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Year : 2022  |  Volume : 13  |  Issue : 4  |  Page : 185-189

An overview of leprosy with its oral manifestations: A comprehensive review

Department of Oral Medicine and Radiology, School of Dental Sciences, Sharda University, Greater Noida, Uttar Pradesh, India

Date of Submission04-Oct-2022
Date of Decision02-Nov-2022
Date of Acceptance15-Nov-2022
Date of Web Publication15-Dec-2022

Correspondence Address:
Dr. Manisha Singh
Department of Oral Medicine and Radiology, School of Dental Sciences, Sharda University, Greater Noida, Uttar Pradesh
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Source of Support: None, Conflict of Interest: None

DOI: 10.4103/srmjrds.srmjrds_127_22

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Background: Leprosy is caused by Mycobacterium leprae which most commonly affects the skin and peripheral nerves. The other sites of leprosy include the liver, kidneys, eyes, oral mucosa, lymph nodes, bones and joints, and gonads. The oral involvement in leprosy includes the tongue, lips, hard palate, buccal mucosa, uvula, faucial pillars, and involvement of gums. Aim: The aim of this comprehensive review is to create the awareness among dental professionals about the classification, pathogenesis, clinical features, diagnosis and management, reactions of leprosy, and oral aspects of leprosy. The awareness among dental professionals will help in the early detection and treatment of leprosy patients. Methods: The comprehensive data were obtained based on the electronic data search about the classification, pathogenesis, clinical features, and oral aspects of leprosy on Google Scholar and PubMed. Results: A total of 14 articles were selected for the purpose of classification, pathogenesis, clinical features, and oral aspects of leprosy. Conclusion: The oral examination of these patients will be helpful in the early diagnosis and treatment of leprosy patients.

Keywords: Clinical types, leprosy, oral manifestations

How to cite this article:
Singh M, Sawhney H, Mishra R, Kumar J. An overview of leprosy with its oral manifestations: A comprehensive review. SRM J Res Dent Sci 2022;13:185-9

How to cite this URL:
Singh M, Sawhney H, Mishra R, Kumar J. An overview of leprosy with its oral manifestations: A comprehensive review. SRM J Res Dent Sci [serial online] 2022 [cited 2023 May 31];13:185-9. Available from:

  Introduction Top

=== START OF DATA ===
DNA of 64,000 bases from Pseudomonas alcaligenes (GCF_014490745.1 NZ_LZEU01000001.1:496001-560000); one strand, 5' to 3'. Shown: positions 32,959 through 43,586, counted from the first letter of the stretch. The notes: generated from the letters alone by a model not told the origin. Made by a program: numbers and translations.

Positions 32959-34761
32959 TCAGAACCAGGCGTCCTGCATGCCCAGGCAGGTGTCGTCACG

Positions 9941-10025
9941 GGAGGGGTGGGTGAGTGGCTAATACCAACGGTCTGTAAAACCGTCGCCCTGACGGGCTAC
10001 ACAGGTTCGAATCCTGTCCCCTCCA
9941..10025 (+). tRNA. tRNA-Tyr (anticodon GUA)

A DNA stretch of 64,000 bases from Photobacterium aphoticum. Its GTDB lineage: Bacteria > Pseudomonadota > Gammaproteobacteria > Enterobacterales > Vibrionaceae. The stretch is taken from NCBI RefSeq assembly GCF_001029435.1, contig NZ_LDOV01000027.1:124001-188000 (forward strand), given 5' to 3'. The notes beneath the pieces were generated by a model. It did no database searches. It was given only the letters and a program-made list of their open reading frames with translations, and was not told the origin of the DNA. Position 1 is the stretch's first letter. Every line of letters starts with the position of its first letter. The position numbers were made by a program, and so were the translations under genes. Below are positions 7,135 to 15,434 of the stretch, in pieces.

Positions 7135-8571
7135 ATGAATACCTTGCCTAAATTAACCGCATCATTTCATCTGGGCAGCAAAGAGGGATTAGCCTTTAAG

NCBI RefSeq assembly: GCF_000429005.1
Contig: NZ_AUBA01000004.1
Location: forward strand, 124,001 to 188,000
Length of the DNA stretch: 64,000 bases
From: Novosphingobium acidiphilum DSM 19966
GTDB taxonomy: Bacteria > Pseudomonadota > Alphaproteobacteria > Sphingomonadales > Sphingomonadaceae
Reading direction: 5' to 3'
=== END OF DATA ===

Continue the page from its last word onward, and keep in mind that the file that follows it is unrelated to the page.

The other name for leprosy is Hansen's disease. The average incubation period of this virus varies from 3 years to 10 years. The infection mostly spread due to prolonged contact with infected patients with leprosy. Leprosy is in two clinical forms: tuberculoid leprosy and lepromatous leprosy. They are immunologically stable forms, whereas borderline and indeterminate forms are immunologically unstable.[1] The classification is given by Ridley and Jopling, 1966 which established the different forms of leprosy based on clinical characteristics as well as a host immune response.[2]

Another classification depends on the involvement of skin lesions in the paucibacillary form and multibacillary form of Leprosy.[3] Tuberculoid leprosy is a paucibacillary form of the disease which involves 5 or <5 skin lesions. Paucibacillary leprosy may involve one nerve trunk being affected by the sensory loss.[4] A lepromatous leprosy is a multibacillary form of the disease which involves more than five skin lesions. A lepromatous leprosy may involve two or more nerve trunks being affected with sensory loss.[4]

This review article discusses the classification, pathogenesis, clinical features, diagnosis and management, reactions of leprosy, and oral aspects of leprosy. The oral manifestations are generally associated with lepromatous leprosy. The awareness among dental professionals about the classification, pathogenesis, clinical features, diagnosis and management, and reactions of leprosy will improve the treatment plan for leprosy patients. This review article focuses on improving the understanding of oral manifestations of leprosy among dental professionals. These patients should be examined for oral manifestations and should be further sent to dermatologists for the examination of other body parts.


The comprehensive data were obtained based on the electronic data search about the classification, pathogenesis, clinical features, diagnosis and management, and reactions of leprosy and oral aspects of leprosy on Google Scholar and PubMed. The inclusion criteria include the studies involving the oral manifestations of leprosy from January 1, 2000 to December 31, 2020. The studies which include the classification, pathogenesis, clinical features, diagnosis and management, and reactions of leprosy were also selected. Review articles, case reports, and short communication were not selected for the study.

  Results Top

A total of 14 articles were selected for the purpose of classification, pathogenesis, clinical features, diagnosis and management, and reactions of leprosy. Recent studies which showed oral manifestations of leprosy were selected for the study.

  Discussion Top

When the bacilli enter the body, it releases inflammatory cytokines resulting in the proliferation of T-helper lymphocytes 1 and 2.[1] T-helper lymphocytes will help in promoting immune response toward Mycobacterium leprae. This will result in the clinical characteristics of tuberculoid leprosy and lepromatous leprosy.[5]